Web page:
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Incredible actress day: Kathryn Joosten

I'm in awe of late bloomers, of the people whose success is comparatively latter-day, and I like to hope I'll have a similar experience someday. This thought pops up occasionally - and recently as I've happened across the biographies of artists which describe a life a bit less than ordinary and I click away thinking "how did they get from there to here?" This happens in spite of my ongoing misgiving in reading about them since I suspect the scrubbed histories of entertainers are probably lessons in conflation but a good yarn is a fun read and, besides, it's been raining for the past 25 days.

So, here's today's remarkable and possibly true rainy-day story regarding the life of Kathryn Joosten. Kathryn Joosten is an active Hollywood actress and is likely to always be thought of as Mrs. Landingham, administrative assistant to Aaron Sorkin's fictional President Bartlett but that particular good turn in her acting fortune only dates from just before the turn of the century at which time she was already 60 years old. Before that...?

First, I think it's useful to know that it appears she didn't arrive in Hollywood until 1995 and that she didn't start acting until she was 42.

Kathryn grew up aside WWII and the Korean War (she would be the untrustworthy age of 30 during the 60s Summer of Love) and was 24 when her mother died of cancer. It's suggested that nearing death her mother confessed to Kathryn a stark regret of past, unfulfilled dreams. Despite her mother's example and despite her already wanting to become an actress even then, Kathryn found herself postponing her dream as her circumstances proved distracting. She worked as a nurse in a security wing for disturbed teenagers and through this work she met and fell in love with a colleague, a psychiatrist.

She and the psychiatrist settled in Lake Forest near Chicago. They had two children and Kathryn stayed at home. Years passed, and Kathryn turned 40 amongst what sounds like a life of familial idyll. Should have been nice.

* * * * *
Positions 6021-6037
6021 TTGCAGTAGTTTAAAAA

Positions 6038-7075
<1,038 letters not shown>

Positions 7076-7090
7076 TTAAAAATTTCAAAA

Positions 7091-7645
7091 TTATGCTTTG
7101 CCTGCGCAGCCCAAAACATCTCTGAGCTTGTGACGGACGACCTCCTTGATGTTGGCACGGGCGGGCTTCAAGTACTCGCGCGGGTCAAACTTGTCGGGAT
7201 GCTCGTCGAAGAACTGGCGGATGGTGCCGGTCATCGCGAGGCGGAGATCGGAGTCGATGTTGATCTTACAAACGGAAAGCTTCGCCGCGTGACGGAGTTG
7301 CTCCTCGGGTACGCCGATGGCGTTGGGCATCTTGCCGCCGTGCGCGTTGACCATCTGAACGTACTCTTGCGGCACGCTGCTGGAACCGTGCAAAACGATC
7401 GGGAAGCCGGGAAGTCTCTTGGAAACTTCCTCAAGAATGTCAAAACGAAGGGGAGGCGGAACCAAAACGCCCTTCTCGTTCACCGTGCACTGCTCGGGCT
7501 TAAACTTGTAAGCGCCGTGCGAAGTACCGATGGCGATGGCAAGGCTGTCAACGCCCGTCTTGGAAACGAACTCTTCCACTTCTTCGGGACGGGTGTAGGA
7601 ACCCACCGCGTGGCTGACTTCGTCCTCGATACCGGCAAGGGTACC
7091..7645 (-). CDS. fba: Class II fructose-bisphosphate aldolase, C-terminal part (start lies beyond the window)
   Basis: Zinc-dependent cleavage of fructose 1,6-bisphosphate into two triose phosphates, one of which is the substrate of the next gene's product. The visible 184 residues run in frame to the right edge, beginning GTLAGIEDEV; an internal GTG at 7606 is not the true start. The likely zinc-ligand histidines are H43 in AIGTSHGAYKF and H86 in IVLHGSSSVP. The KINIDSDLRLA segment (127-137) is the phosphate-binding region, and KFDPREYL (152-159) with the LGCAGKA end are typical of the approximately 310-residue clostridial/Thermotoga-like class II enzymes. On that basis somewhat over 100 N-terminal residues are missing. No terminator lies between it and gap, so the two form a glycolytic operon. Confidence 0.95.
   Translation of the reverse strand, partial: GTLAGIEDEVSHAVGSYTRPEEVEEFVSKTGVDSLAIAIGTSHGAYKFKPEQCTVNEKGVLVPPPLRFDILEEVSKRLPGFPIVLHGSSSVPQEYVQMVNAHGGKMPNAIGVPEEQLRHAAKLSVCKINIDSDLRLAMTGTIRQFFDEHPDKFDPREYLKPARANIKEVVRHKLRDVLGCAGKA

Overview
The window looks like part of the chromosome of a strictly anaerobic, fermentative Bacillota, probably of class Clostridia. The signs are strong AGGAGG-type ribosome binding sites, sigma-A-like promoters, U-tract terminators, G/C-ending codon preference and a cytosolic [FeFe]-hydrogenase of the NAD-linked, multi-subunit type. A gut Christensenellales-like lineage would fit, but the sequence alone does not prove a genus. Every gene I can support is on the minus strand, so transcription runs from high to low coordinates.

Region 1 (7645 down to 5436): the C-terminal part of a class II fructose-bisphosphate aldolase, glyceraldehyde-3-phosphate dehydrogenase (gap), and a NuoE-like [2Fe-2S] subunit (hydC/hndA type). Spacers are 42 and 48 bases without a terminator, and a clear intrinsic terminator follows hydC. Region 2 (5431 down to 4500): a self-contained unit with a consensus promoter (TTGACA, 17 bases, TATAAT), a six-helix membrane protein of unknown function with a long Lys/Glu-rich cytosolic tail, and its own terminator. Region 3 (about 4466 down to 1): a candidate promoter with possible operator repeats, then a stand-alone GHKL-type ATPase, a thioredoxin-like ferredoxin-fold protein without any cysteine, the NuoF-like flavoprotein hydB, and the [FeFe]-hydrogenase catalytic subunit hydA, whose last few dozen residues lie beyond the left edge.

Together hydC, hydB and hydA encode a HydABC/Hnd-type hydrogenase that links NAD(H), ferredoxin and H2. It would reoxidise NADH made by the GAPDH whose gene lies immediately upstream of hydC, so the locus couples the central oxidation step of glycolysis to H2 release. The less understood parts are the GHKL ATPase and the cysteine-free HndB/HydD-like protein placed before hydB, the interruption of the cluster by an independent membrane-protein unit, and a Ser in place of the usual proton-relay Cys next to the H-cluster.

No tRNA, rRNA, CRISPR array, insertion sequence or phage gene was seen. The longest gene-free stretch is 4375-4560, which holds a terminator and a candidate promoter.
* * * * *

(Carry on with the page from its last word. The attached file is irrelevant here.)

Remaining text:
But alcoholism and doctors are like rain and umbrellas, often seen together, and at 41 it appears Kathryn found her life in upheaval. She was divorced, a single mother with two boys and a deferred plan. A single life as a mother I imagine to be hard enough and it's at this crossroads that Kathryn decided to instead live a double life. For work by day she would hang wallpaper. (In his novel A Heartbreaking Work of Staggering Genius Dave Eggers claims that Kathryn worked on his childhood room.) By night she took acting classes at Steppenwolf and began performing in community theaters. She also received one-off, tiny roles in two TV shows and two movies.

If the story ended here, I'd be impressed enough.

Many years pass and Kathryn turns 52 years old. Her drive was such, even then, that she decided to stand in line for five hours for a cattle call for street performers for Disney World. She got the part and moved her family to Orlando. Money was tight so they moved in wherever they could, "wherever" being behind an adult arcade.

However, after a year her part in Disney World ended and she returned to non-acting work. The dream deferred again! Like many actors, she worked as a caterer and bartender and returned again to regional theater, still an artist.

I'd be impressed with this ending, too.

Kathryn refused to be deterred, though, and after four years in Florida she moved to Hollywood. She moved without an agent and without an acting job. After five months, she landed a two-line role in "Family Matters", a long-running series that introduced the character of Steve Urkel. (Yikes.)

She was 56. And then... she never stopped working. Better roles, better exposure, better, better, better. She's been on Picket Fences, Murphy Brown, ER, Seinfeld, Frasier, Just Shoot Me!, Buffy the Vampire Slayer, The Drew Carey Show, Scrubs, Spin City, The X-Files, Judging Amy, Monk, Will & Grace, Joan of Arcadia (she played God), Grey's Anatomy, and The Gilmore Girls. She was recently seen in The Wedding Crashers. She won an Emmy in 2005.

Look at her IMDB profile. She works harder, presumably, than you or I do. And she has a better backstory, I'm guessing.

I dunno if it's a real story. But it's a good story.

Here's to you, Ms. Joosten. *clink*
posted at April 04, 2006, 6:27 PM


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